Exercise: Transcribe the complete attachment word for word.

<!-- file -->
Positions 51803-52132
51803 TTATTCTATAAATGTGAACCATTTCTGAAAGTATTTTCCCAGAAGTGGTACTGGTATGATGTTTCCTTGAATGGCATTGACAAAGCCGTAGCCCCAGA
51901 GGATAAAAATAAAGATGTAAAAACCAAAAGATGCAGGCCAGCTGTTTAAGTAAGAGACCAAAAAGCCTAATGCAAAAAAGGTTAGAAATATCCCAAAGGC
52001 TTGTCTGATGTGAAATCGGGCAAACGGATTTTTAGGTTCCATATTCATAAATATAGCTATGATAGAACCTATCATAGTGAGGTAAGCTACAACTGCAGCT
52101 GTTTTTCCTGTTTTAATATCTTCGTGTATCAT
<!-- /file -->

Positions 51803-52132
51803 TTATTCTATAAATGTGAACCATTTCTGAAAGTATTTTCCCAGAAGTGGTACTGGTATGATGTTTCCTTGAATGGCATTGACAAAGCCGTAGCCCCAGA
51901 GGATAAAAATAAAGATGTAAAAACCAAAAGATGCAGGCCAGCTGTTTAAGTAAGAGACCAAAAAGCCTAATGCAAAAAAGGTTAGAAATATCCCAAAGGC
52001 TTGTCTGATGTGAAATCGGGCAAACGGATTTTTAGGTTCCATATTCATAAATATAGCTATGATAGAACCTATCATAGTGAGGTAAGCTACAACTGCAGCT
52101 GTTTTTCCTGTTTTAATATCTTCGTGTATCAT